Of course, one of the most marvellous things about dining in company is the sharing of the food and drink itself, other than the experience in general. Also, what better occasion to sample your beloved’s food than a celebration in which you cherish the anniversary of your nuptials? Needless to say, the hubby and I made it a point to try each other’s chosen plates. In this case, my airy ceviche was offset by his rather robust pork belly, teamed with Thai creamed spinach, cucumber and kimchi. The light, refreshing cucumber very cleverly acts as a contrast, a cooling agent for the rest of the dish, which more than packed a punch, with its bold flavours and textures – kimchi itself is not exactly for the faint-hearted, whereas pork belly necessitates expert handling to ensure that its fattiness does not overpower the palate. These introductions to the meal were accompanied by perfectly executed crunchy artisanal bread rolls and savoury herb butter, not to mention one of my preferred vintages, a divine ”Les Duchesses” Domaine Laporte Pouilly-Fumé.
Although it was somewhat early in the year for yours truly to settle for a land-based main, my taller half displayed such enthusiasm for the fish dish we had both been eyeing up that I deferred to his selection. At any rate, I reasoned, I would also get a forkful of his. So it was that my first choice, the coconut and miso marinated black cod, came to be hubby’s main dish, while I opted for the beef fillet. Paired as it was with a mango and avocado salsa and rounded off with a coconut and chilli infused sambal oelek, this would have been the dream segue to my ceviche. Nevertheless, I went the juxtaposition route, chasing my fish starter with a meat plate that benefited from a Sichuan-flavoured pepper hollandaise sauce, the supporting elements consisting of marinated asparagus and a crispy onion and peanut crumble. Both dishes really hit the spot, but, as I suspected, it was hubby’s cod that occupied the winning place for me. Utterly fragrant in its aroma, it still provided enough corporeality to constitute a satisfying centre of the meal. On the other hand, my fillet made its presence strongly felt with the creamy, ever-so-slightly sour enhancement of its succulent, perfectly cooked flesh. Borne up by its firm, piquant partner in the asparagus, it certainly did not fail to impress. The only criticism I would dare to venture here is that I would have liked the crumble’s crunch to be further amplified, in order to present me with a more greatly enhanced array of textures. That would have guaranteed a definite score of at least nine out of ten. The two dishes were further elevated by a stunning Iberian red wine, the Rioja Reserva Marques de Riscal. Rather foolishly, we sometimes tend to eschew Spanish wines for those of their Latin counterparts. In this case, hubby’s choice was more than vindicated, the wine’s distinctively rounded and exquisite cherry notes proving him right.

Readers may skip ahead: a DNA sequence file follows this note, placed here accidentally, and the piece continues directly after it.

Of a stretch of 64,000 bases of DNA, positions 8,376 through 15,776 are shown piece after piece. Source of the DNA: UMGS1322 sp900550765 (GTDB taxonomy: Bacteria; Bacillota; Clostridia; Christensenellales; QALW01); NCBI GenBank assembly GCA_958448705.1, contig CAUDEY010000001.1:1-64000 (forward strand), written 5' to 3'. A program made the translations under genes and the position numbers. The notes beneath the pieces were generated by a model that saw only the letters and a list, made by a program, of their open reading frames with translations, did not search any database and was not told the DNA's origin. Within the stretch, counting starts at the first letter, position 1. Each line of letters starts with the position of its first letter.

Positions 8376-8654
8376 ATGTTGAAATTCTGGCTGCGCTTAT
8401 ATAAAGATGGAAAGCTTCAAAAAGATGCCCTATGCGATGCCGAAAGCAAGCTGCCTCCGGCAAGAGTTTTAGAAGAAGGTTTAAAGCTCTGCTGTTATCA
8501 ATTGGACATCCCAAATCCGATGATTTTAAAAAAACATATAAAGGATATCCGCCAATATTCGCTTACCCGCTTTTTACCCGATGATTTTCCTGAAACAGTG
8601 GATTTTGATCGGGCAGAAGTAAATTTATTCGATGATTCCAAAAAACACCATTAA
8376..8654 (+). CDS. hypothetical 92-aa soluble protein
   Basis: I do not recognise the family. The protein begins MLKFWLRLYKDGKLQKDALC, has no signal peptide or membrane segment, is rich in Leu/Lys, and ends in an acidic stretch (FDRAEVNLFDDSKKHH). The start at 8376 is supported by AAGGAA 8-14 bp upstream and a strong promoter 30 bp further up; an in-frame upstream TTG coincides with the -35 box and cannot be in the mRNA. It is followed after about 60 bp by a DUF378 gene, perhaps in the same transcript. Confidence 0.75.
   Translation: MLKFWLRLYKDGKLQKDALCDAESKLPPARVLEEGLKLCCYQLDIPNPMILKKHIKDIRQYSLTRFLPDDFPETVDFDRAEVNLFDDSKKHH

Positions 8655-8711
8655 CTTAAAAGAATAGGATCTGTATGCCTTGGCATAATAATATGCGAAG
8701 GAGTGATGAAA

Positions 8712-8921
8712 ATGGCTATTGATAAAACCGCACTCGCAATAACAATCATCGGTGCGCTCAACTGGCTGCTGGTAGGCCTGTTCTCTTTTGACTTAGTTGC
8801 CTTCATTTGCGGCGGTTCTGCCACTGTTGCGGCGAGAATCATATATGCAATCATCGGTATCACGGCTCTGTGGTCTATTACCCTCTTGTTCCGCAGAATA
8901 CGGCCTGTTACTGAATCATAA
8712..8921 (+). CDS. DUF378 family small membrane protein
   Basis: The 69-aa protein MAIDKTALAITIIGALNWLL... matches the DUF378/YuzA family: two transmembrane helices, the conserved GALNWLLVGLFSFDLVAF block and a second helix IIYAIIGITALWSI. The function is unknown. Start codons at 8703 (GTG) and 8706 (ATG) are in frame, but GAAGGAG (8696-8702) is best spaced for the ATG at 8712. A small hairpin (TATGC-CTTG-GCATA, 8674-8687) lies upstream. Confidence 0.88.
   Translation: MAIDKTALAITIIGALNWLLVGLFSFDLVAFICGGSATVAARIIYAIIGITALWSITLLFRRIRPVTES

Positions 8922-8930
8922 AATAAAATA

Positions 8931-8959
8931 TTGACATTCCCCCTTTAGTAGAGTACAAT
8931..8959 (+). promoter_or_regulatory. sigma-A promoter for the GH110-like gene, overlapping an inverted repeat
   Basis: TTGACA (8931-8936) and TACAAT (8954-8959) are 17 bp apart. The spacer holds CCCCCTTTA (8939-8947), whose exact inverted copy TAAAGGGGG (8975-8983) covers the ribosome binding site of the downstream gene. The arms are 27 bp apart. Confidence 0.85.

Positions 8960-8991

Almost completely satiated but wishing to take our indulgence all the way, we couldn’t help but be tantalised into perdition by two sweet offerings on the menu, the first consisting of a lemon and kaffir lime tart accompanied by a pistachio and raspberry sorbet, and my own choice, the sesame sponge cake and mascarpone tonka bean cannolo duo set off by a blackberry gel and white chocolate and matcha ice cream. Although they didn’t send my tastebuds into paroxysms of delight, both were original, successfully melding flavours of the West and Orient. Once again, hubby’s choice proved to be a wiser selection than mine, although I must say that the sesame sponge cake skilfully recalled a Japanese-style sweet, in its subtlety and lack of sugary quality.